one, two, three is as easy as abc for the Desert Classic organisers. For the first time in European Tour history, the top trio in the world rankings will play alongside each other here. So, tomorrow and Friday, Lee Westwood and Martin Kaymer will go eye to eye with Tiger.
Of course, this showdown of the current golfing trinity provides further evidence – if anybody out there is naive enough to still require some – that the "draws" in professional golf events aren't completely random. And it also adds more weight to the suspicion that television is the game's master.
The Independent understands this veritable big top of a marquee three-ball was fixed at the behest of Sky Sports. Indeed, the powers that already decided were kind enough to eventually let the tournament officials know of the historic grouping. There were an absurd few hours yesterday when everybody knew it, but nobody in authority could confirm it. Perhaps they were just checking Woods was OK sharing the fairways with the two Euros who have dared leapfrog him while his head has been buried in his hands.
"It would be fantastic for the tournament and for people watching – if that draw were to happen," said Westwood with a wink. "It's what people would like to see. And for the European Tour, itself, having the top two in the rankings against the player who's dominated the game over the last 15 years would be great. We want to be making our game look as attractive and glitzy as possible. This is the ideal way."
With his No 1 spot up for grabs for both of his rivals, Westwood is correct in that regard. And it is hardly a surprise or a sin that TV broadcasters have issued their demands. No regular event on the European Tour has boasted the world's top three in 17 years and Europe haven't had the world's top two since Nick Faldo and Bernhard Langer in 1993. Again there is an English-German battle for the summit; yet now there also happens to be the greatest-ever desperate to replant his flag. It is a delicious situation given yet more spice by Woods' form.
He arrived at the Majlis Course yesterday on the back of a seasonal opener at his beloved Torrey Pines, which saw him start so promisingly (69-69) and finish so miserably (74-75). If his life has been a work in progress since the sex scandal, then so too has his game, which he somewhat bizarrely vowed to overhaul in the grand remaking of Tiger Woods. It is the current state of his professional existence that every tournament – if not every round, every shot – has assumed critical importance. Naturally it is an illusion, but the illusion will inevitably seem more real than ever in this desert.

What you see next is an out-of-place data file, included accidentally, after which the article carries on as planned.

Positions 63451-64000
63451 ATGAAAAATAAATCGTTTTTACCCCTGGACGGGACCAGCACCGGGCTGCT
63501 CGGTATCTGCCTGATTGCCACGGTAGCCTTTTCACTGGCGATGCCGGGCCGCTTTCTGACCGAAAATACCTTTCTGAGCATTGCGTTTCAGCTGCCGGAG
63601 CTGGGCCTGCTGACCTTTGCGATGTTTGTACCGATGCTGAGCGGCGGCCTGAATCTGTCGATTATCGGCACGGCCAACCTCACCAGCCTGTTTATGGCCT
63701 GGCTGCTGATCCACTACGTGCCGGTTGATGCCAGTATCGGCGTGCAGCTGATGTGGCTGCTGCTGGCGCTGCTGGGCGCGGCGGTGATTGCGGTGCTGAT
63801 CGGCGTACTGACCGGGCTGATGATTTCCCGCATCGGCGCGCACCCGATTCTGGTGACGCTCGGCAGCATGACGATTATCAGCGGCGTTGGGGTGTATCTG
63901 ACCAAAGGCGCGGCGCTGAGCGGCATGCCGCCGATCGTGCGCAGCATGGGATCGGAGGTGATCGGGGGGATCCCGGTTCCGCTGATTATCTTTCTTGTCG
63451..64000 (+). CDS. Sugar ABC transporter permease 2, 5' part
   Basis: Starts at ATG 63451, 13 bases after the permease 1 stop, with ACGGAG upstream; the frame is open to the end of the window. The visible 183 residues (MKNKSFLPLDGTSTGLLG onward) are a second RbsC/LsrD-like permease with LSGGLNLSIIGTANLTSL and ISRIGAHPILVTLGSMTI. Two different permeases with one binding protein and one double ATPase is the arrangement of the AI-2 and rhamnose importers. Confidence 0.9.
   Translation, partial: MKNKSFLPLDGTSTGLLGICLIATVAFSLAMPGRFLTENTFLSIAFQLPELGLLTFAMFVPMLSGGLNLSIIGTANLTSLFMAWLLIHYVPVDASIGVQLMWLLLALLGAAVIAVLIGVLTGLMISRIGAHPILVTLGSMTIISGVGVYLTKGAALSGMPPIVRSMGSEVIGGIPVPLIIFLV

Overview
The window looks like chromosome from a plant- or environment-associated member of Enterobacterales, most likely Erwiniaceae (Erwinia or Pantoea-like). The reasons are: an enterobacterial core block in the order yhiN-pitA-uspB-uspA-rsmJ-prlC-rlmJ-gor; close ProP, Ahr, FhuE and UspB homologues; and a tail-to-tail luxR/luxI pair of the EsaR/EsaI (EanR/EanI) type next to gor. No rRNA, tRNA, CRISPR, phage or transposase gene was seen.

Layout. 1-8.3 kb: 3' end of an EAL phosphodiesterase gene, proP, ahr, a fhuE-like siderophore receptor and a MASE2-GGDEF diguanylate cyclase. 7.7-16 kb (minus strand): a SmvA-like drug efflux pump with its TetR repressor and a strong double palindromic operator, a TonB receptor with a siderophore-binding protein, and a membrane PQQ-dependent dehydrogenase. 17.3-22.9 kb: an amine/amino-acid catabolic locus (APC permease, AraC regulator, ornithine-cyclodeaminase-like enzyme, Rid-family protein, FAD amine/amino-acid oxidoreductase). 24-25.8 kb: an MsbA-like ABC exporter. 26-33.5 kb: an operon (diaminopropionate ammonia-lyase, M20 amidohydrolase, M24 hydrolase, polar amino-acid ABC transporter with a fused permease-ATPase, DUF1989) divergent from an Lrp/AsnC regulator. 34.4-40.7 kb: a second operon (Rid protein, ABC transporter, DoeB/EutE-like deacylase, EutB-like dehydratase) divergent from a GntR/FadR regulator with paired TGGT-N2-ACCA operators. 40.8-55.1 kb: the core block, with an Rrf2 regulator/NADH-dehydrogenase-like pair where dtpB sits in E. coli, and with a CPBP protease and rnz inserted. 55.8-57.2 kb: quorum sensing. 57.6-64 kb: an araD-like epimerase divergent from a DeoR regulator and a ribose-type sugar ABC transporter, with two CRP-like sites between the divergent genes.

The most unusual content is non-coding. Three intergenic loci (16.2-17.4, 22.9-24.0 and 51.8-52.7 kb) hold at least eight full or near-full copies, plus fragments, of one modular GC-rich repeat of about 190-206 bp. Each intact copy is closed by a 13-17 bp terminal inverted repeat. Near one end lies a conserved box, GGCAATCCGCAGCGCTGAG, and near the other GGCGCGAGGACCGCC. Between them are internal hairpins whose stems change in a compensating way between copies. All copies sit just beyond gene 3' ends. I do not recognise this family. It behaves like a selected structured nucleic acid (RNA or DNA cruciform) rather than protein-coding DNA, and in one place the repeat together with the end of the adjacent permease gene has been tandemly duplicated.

Westwood and Kaymer both deny wanting to kick sand in Tiger's face. Don't believe it. But do believe that Woods would love to show his supposed superiors exactly who remains boss. "I still know Tiger as a player who does not like failure," said his close friend Mark O'Meara, one of the 135 other golfers helping make up the numbers. "He wants it as bad as anybody. But is he going to dominate like he once did? Maybe yes, but probably not. Because other players have all stepped up their games a lot."
While Kaymer has indeed proceeded to leap forward this year (the USPGA champion's eight-shot win in Abu Dhabi three weeks ago was, dare we say, "Tigeresque") Westwood's game has seemingly taken a few steps backwards – 64th in Abu Dhabi, missed cut in Qatar last week. The 37-year-old claims to have relocated his rhythm. "My game feels like it's almost ready to go this week," he said.
If it is, Westwood will fancy pulling further away from Woods, the man whose five-year reign he ended last October. Certainly he will not feel overawed by his playing partner. Well, not Woods anyway. In the last two campaigns he has been paired with him in two majors and in those four rounds outscored him in three and tied him in the other.
It is rather different for Kaymer. Remarkably the 26-year-old has yet to enjoy the pleasure of Woods' competitive company. But he has every right to be looking forward to the experience with expectancy rather than trepidation.
"I've wanted to play with him since I watched him on TV win the 1997 Masters," said Kaymer. "But I don't know why I should be nervous. He's a human being. We just hope that he comes back to his form, because, yes, now Lee and me are Nos 1 and 2, but in every golfer's mind, he's the best in the world. It would be fantastic if he can go back to where he was and then we can challenge him."
Fairways' finest: How the top three match up
Date of birth 24 April 1973
Place of birth Worksop, Nottinghamshire
Turned professional 1993
Current world ranking 1
Weeks at No 1 15
Professional wins 32
Majors won 0
Wins in last 12 months 2
Career prize money £22.5m
Best Desert Classic finish 2nd (2010)
Hobbies Nottingham Forest FC, snooker, cars
Date of birth 28 December 1984
Place of birth Düsseldorf, Germany
Nickname The Germanator
Turned professional 2005
Current world ranking 2
Weeks at No 1 0
Professional wins 9
Majors won 1
Wins in last 12 months4
Career prize money £8.8m
Best Desert Classic finish 2nd (2008)
Hobbies Bayern Munich FC, go-karting
Date of birth 30 December 1975
Place of birth Cypress, California
Turned professional 1996
Current world ranking 3
Weeks at No 1 623
Professional wins 82
Majors won 14
Wins in last 12 months 0
Career prize money £70.6m
Best Desert Classic finish 1st (2008, 2006)
Hobbies Undecided due to lifestyle changes